In a city left torn by war, when a series of murders awaken dormant memories, many fear the worst. Colm Meaney ("Hell On Wheels", "Layer Cake", "Con Air") and Malcolm Sinclair ("Casino ...
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In a city left torn by war, when a series of murders awaken dormant memories, many fear the worst. Colm Meaney ("Hell On Wheels", "Layer Cake", "Con Air") and Malcolm Sinclair ("Casino Royale", "V for Vendetta") star in a film set between war and peace. Times are changing, car bombs are less common and terrorists find themselves out of work, but old habits die hard. And while most go quietly into the night, one man must find the few who won't comply. A greying assassin has stopped walking his son to school. With motives buried deep in the Irish conflict, everyone is about to discover that the past matters to someone's day death comes to us all especially traitors...
A Belfast detective with a Dublin accent? How stupid can you get. See more »
Three more bodies. It's an epidemic. If it wasn't for the remoteness of this god-forsaken place, we'd have the Press here, all over us.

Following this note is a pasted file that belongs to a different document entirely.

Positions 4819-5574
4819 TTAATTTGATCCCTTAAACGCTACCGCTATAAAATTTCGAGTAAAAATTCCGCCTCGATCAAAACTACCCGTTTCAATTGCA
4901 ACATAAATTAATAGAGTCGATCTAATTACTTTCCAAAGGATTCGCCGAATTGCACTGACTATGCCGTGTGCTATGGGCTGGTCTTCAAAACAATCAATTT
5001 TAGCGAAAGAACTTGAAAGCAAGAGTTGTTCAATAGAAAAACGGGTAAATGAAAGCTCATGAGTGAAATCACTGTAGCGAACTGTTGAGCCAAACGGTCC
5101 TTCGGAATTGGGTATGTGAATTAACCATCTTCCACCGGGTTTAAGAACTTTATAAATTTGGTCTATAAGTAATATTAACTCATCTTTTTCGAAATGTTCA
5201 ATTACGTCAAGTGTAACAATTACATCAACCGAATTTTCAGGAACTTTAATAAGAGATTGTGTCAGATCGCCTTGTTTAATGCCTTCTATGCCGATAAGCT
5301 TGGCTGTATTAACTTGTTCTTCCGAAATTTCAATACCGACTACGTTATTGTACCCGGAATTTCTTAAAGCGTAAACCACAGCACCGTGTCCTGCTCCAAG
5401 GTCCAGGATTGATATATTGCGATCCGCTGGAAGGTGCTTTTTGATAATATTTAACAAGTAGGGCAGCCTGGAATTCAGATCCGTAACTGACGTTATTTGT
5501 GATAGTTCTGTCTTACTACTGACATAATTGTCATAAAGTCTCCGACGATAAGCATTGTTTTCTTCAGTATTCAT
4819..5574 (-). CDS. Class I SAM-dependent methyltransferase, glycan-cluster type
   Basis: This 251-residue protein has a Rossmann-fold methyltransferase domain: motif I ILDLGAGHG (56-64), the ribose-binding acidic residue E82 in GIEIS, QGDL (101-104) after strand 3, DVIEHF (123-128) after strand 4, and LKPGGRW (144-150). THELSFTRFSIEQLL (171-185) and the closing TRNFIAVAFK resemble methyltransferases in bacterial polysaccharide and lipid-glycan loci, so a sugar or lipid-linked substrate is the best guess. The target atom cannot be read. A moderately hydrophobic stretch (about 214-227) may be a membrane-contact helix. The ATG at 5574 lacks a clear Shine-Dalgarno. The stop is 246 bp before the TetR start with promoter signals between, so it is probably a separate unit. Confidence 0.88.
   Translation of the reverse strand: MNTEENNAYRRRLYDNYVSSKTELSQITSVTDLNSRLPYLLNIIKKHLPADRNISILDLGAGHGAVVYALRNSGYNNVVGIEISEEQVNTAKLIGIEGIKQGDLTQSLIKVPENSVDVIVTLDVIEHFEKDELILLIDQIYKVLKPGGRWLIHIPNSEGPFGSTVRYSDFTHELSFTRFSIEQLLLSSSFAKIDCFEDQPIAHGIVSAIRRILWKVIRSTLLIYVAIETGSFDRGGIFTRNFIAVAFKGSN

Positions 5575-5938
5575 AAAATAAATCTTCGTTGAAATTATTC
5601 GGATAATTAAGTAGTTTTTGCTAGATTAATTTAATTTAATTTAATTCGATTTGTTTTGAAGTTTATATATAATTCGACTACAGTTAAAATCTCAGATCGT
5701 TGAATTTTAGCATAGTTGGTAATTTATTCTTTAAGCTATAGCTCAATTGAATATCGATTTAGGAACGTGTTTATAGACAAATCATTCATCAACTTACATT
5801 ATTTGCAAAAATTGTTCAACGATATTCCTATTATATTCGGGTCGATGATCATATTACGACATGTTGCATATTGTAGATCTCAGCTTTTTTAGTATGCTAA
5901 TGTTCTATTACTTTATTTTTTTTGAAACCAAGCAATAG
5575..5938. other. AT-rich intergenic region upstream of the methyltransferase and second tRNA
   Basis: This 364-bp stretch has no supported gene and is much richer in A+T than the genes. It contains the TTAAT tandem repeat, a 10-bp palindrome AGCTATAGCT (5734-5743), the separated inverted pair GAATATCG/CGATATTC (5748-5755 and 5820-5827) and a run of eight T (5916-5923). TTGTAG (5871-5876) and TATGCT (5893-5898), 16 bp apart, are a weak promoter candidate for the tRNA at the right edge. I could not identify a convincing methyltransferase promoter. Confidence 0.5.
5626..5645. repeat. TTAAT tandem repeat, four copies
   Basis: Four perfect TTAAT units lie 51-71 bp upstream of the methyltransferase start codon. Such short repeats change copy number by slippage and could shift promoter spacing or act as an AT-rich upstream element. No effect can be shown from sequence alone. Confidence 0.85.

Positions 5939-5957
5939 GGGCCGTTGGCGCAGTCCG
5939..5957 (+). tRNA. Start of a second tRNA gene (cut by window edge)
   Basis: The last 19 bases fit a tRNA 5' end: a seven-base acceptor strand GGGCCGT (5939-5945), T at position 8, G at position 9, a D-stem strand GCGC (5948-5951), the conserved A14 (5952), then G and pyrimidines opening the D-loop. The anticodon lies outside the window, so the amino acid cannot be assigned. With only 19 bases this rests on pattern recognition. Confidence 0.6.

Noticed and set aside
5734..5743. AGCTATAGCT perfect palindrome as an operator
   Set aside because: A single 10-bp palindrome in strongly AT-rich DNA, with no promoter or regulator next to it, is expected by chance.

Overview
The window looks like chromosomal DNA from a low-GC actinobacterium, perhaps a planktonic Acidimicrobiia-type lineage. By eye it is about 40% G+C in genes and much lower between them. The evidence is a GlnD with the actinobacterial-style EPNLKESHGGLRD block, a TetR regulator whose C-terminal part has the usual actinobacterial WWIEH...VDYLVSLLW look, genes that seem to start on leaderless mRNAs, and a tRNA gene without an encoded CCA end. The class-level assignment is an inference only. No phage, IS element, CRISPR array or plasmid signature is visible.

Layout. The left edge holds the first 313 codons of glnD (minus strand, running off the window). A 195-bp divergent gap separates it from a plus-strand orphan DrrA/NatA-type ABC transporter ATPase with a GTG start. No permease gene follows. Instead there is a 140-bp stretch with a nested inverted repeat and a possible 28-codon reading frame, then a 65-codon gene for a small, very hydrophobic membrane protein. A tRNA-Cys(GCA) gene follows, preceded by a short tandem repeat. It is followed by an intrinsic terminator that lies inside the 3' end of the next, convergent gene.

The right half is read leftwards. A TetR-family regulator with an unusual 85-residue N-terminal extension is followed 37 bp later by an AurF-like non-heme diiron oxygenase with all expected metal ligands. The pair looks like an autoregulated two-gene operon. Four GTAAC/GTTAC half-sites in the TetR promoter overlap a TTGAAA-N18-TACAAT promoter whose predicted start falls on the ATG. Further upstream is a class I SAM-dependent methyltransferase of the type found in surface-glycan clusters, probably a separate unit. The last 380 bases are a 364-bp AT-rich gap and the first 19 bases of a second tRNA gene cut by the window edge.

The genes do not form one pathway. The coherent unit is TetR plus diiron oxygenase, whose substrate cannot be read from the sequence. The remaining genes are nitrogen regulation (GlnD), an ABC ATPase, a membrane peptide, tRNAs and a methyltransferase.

I know. I know. There's something I'm missing. But I will find them.
You miss the point, James. You speak as if we're operating in a vacuum. The fact that only some sort of miracle is preventing a general panic, has obviously eluded you.
That is not happening because this time everybody knows that those being killed have blood on their hands.
Are they less ...
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God Save Ireland
Written and performed by Joseph O'Donovan See more »
I must admit I was skeptical about this one at first but I thought I'd at least give a local film a chance. Let me say this; I was pretty surprised.
Going in expecting some sort of troubles rehash the first few scenes immediately set the film in a more gritty reality. With a nice balance between familiar scenery and bloody murders the film flows better than I'd have thought and haunting music gave the whole piece additional atmosphere.
Colm Meaney certainly pulled his weight as an aging detective alongside a cast which seemed to be entirely Irish (which was nice, none of those awful fake accents American films are always using). The only non-local I noticed was Malcolm Sinclair and he was almost as good as Colm so it's easy to overlook. Over all the acting pleasantly surprised me, proving our performing heritage once more.
The concept is definitely daring and certain areas might struggle a little now and then from the sheer weight but having seen it for myself I'm surprised by the bad press it's gotten, especially for a local film. I know I myself will recommend it, a good film that is also locally made and acted deserves all the support it gets
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